Assistance in a time of need | The Daily Star
12:00 AM, November 29, 2007 / LAST MODIFIED: 12:00 AM, November 29, 2007

Assistance in a time of need

A few days after Cyclone Sidr slammed into southwestern Bangladesh, I flew over the hardest hit areas to survey the devastation. I saw sobering scenes of flooded cropland, flattened homes and rotting cattle carcasses, making clear that assisting the victims would require not just short-term emergency relief but lengthy reconstruction.
We in the US government already are rushing to help Bangladesh in this arduous task and will continue to do so for however long is needed. In devoting considerable material and human resources to the task, I can promise we will not diminish our many other activities in Bangladesh that promote economic and political development. We have spent about $5 billion in development assistance for your country since 1971 and our commitment will not waiver.
Although much of what I saw on my flight was heart-rending, I also saw positive signs of how our two countries have worked side-by-side to mitigate losses from the natural disasters that all too frequently hound Bangladesh. From my airplane window I saw the wave-protection walls and earthen embankments that are a front-line defense against cyclones.
The US Agency for International Development (USAID) helped construct these defenses, and also assisted in building and maintaining the multi-purpose flood and cyclone shelters that housed hundreds of thousands of Bangladeshis fleeing Sidr as it roared up from the Bay of Bengal. I have no doubt that these preparedness systems saved countless lives; the death toll from Sidr was horrific enough, but it will be counted in the thousands instead of the tens and hundreds of thousands as in previous cyclones.
For all of the lives saved, there is no denying that the livelihood of millions has been damaged or destroyed. I have been heartened not only by the government of Bangladesh's quick response to the immediate needs of its people but also by the generosity of donor countries and international organisations from around the world, who already have pledged hundreds of millions of dollars.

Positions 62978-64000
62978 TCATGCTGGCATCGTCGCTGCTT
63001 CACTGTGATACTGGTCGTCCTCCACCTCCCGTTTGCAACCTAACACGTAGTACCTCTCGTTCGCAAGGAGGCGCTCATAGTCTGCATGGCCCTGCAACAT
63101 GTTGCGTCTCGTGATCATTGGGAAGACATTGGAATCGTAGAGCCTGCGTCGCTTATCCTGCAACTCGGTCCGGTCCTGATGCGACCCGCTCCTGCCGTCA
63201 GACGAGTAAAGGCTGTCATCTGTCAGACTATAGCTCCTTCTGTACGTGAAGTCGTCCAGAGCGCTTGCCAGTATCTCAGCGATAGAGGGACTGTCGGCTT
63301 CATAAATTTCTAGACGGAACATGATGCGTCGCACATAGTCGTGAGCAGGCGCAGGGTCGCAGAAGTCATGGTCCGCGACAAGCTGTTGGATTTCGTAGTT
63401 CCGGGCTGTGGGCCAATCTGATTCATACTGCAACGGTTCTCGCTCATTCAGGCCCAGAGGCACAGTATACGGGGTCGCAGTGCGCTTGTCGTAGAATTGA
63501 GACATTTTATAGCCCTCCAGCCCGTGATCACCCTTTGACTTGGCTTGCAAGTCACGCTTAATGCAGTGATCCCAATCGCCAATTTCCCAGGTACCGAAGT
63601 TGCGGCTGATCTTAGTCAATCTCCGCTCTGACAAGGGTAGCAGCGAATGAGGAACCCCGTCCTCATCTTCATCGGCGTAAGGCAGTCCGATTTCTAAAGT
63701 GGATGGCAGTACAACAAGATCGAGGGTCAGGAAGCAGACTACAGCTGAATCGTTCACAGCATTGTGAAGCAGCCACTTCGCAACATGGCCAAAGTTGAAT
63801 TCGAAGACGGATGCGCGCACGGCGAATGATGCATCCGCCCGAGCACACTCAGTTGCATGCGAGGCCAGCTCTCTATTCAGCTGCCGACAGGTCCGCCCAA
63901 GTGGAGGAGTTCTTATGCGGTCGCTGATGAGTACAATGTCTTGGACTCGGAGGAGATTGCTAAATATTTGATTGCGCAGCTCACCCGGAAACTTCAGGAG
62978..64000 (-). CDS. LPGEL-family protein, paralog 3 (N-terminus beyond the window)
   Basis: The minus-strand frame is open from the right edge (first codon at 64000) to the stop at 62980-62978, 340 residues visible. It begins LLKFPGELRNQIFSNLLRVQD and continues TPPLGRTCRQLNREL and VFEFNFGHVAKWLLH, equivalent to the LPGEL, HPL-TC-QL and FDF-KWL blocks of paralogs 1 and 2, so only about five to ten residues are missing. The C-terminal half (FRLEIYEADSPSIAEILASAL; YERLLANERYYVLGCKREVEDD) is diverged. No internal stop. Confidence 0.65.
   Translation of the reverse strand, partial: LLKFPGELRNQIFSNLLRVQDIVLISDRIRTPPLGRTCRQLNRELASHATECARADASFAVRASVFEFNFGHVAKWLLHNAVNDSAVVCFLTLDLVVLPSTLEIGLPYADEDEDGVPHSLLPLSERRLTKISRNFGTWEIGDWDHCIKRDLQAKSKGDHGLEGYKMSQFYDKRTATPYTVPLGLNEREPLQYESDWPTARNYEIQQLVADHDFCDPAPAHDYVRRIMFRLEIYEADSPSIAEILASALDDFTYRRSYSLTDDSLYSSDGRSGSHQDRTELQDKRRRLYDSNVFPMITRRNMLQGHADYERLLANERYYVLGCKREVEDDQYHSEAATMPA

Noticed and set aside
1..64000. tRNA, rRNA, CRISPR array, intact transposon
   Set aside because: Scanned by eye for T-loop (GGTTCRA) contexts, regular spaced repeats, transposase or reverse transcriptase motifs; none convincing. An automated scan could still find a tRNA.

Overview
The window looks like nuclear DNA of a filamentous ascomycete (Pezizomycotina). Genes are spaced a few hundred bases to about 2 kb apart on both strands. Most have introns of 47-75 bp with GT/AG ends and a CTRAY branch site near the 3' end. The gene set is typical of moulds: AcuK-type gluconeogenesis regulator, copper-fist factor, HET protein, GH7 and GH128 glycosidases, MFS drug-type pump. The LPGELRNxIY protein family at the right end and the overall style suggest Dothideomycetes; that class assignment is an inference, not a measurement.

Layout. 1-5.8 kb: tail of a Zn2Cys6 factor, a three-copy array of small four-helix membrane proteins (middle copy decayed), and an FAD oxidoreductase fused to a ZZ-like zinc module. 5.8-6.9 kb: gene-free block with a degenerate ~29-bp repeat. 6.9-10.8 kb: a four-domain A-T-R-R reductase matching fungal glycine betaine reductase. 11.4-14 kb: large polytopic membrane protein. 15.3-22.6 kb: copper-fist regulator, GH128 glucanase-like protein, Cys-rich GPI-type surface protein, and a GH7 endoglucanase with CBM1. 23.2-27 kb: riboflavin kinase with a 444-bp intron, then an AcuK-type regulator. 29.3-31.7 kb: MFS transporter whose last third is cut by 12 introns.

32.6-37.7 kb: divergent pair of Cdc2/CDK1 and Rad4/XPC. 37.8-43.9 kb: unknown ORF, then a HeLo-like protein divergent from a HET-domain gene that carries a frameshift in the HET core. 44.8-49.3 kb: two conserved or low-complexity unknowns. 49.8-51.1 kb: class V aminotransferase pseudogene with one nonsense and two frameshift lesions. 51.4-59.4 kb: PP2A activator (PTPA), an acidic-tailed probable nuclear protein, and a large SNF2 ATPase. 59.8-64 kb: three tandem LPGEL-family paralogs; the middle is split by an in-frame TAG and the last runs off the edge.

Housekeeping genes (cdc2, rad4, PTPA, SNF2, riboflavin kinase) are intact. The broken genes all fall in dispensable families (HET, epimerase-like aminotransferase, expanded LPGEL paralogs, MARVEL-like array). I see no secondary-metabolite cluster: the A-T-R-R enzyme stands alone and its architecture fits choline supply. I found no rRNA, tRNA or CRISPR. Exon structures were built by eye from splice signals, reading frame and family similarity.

We were pleased that the US military moved quickly to offer its unique capabilities to augment Bangladesh's capability to provide airlift capacity, emergency supplies, and medical help to disaster victims; it most recently was heavily involved in relief efforts following the 2004 Asia tsunami and 2005 Pakistan earthquake.
The US military also has experience providing emergency relief in Bangladesh. In 1991, it undertook "Operation Sea Angel" during which it delivered water purification equipment, medical aid, and food to more than 1.5 million Bangladeshis. Working in close cooperation with the Bangladesh military, helicopters today are once again taking off from a US navy ship to bring desperately needed aid to cyclone victims in remote areas that cannot be reached by land or sea.
The ship, the USS Kearsarge, will remain off the coast of Bangladesh only as long as there is a need. Yet even after it steams away, the US government will be here engaged in the long, hard work of helping millions of cyclone-affected Bangladeshi rebuild their lives. Bridges, roads, and telecommunication infrastructure were heavily damaged. Shrimp farms, rice paddies, and livestock were destroyed. Schools and health clinics were torn asunder. Already, developmental experts at USAID are working out how best to help rebuild the region, and they will be followed by colleagues and partners who will implement the plans. Again, we will be involved for however long it takes to get the job done.
You can also be sure that we will remain engaged in the many other development activities that are part of our long-term co-operation with the people of Bangladesh. Although food aid accounts for more than half of our development assistance to Bangladesh -- and much of that food aid has gone into relief for past cyclones and floods -- we also make significant investments in a wide array of programs that include education, health and family planning, and income generation.
The United States also will continue to strongly promote the development of democratic institutions and practices, particularly as Bangladesh works to rid its politics of endemic corruption and violence. We are committed to help Bangladesh ensure credible and transparent elections by the end of next year as promised by the caretaker government. Additionally, USAID has just launched a $20 million five-year program to promote good governance and accountability.
As you watch in coming days the television news reports of US relief teams reaching the most destitute Sidr victims with badly needed emergency supplies, please remember that we are here for the long term, in good times and bad, to do what we can to help Bangladesh build a more prosperous society and a sustainable and stable democracy. That was our mission before Sidr hit, and it will be our mission for years to come.

Geeta Pasi is US, Chargé d'Affaires, ad interim, in Bangladesh.

Stay updated on the go with The Daily Star News App. Click here to download it for your device.

Grameenphone and Robi:
Type START <space> BR and send SMS it to 2222

Type START <space> BR and send SMS it to 2225

Leave your comments

Top News

Top News